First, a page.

The opposite bank of the river can be accessed by driving across the bridge into Middle Falls and taking the first left on Co. 53 to its end where the Dahowa Hydro facility has a place to park and a path that leads down to the water at a trestle crossing.

     Just downstream from this spot is a dam (or two?) and Dionondahowa Falls. But you can't get there from here. To view the Big Falls backtrack to Middle Falls turning right on Rt. 29 and driving a mile or so till you pass the Ice Cream Man (it's difficult but possible to drive by this yummy place. Don't worry we can come back later.).

     Turn right on Windy Hill Road and in about half a mile look for a small two car parking spot, just a little nook beside the road that's easy to miss. From here a short trail leads to several viewing platforms where you can see the falls, its plunge pool (the Devil's Cauldron) and the gapping downstream chasm in all their glory. This used to be a popular picnic spot and pleasure grounds accessible by trolley from Troy. The line crossed the deep canyon on a high bridge and you can still see its grade in the woods as it paralleled the river down to another crossing at Clarks Mills. From there the route went north towards Fort Edward and eventually Lake George. Remnants of the bed are visible in Denton Preserve and a bridge carrying it over the Moses Kill still stands.

     Those interested in the history of Dionondahowa falls and the old trolley line can read David Nestle's Rails along the Battenkill and check out the Gill Room local history collection in the Greenwich Library.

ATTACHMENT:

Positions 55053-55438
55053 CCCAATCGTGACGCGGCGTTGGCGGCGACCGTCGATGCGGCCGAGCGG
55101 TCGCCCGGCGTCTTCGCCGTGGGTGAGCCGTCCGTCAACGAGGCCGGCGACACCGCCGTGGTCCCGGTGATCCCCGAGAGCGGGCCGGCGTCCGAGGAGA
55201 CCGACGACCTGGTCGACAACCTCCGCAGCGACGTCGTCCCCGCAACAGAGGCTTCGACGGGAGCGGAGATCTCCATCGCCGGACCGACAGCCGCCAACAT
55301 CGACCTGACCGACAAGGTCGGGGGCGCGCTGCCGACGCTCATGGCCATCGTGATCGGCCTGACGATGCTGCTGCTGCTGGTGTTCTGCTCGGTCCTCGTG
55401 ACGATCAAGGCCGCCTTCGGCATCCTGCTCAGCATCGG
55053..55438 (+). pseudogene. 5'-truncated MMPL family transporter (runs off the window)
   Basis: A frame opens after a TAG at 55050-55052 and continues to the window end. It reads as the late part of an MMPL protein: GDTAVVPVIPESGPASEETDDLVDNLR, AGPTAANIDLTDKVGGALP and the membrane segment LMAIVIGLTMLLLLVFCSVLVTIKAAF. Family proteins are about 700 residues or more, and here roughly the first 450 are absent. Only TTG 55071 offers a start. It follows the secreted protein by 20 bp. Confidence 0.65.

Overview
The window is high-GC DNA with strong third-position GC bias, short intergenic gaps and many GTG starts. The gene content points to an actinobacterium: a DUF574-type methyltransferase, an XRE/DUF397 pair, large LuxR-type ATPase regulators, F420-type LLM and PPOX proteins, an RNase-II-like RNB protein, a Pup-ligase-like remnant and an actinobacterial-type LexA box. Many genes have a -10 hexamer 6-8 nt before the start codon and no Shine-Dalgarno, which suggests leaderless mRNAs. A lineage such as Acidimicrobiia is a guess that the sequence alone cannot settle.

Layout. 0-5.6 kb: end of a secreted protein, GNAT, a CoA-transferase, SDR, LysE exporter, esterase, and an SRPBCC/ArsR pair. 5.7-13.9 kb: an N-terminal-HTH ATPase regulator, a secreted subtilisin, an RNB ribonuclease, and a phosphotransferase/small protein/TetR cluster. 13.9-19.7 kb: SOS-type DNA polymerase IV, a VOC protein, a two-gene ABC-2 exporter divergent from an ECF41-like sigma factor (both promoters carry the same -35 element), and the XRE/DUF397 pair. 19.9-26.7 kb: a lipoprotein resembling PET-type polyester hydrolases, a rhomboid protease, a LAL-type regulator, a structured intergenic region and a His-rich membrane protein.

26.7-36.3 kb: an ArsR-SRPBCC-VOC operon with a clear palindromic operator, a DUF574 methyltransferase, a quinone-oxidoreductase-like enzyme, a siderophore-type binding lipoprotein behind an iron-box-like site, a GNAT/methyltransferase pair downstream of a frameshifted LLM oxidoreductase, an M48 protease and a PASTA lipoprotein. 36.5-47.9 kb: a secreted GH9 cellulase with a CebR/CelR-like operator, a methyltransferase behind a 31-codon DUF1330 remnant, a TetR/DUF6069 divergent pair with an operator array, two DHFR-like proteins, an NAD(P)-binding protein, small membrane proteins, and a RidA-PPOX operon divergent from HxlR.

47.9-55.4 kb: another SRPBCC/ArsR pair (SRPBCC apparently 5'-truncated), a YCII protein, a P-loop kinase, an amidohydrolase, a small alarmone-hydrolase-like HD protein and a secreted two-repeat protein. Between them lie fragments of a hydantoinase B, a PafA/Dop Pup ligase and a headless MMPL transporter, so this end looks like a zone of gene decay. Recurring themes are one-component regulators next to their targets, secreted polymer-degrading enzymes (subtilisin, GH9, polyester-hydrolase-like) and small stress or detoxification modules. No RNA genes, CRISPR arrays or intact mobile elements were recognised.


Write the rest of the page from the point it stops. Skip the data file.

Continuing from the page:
The shale gorge here may be a relatively new landscape feature, cut since the last glacier melted. I've heard theories that the pre-glacial Battenkill used to flow south thru the Cambridge valley towards the Hoosic before being diverted by ice and outwash deposits into its present course. In any case, the river you see today has cut down thru its own delta of unconsolidated sediments (gravel, sand and clay) which built up where it entered a lake 13000 years ago.

     These are the flats that stretch from the Bald Mountain area in the north thru the fairgrounds to the fields of Hand Melons and BJ Farms further south. In the center of this unusually level landform the river has carved out a path.
     As you stand high above the gorge (keeping a tight grip on dogs and kids) you are looking down at the upper reaches of a nice paddling destination. But, as you've probably guessed, you can't get there from here. It's time to get back in the car and drive to the lower end of Windy Hill/Hogsback Road, past the H&V mill, across the bridge to a right on Pulp Mill Lane.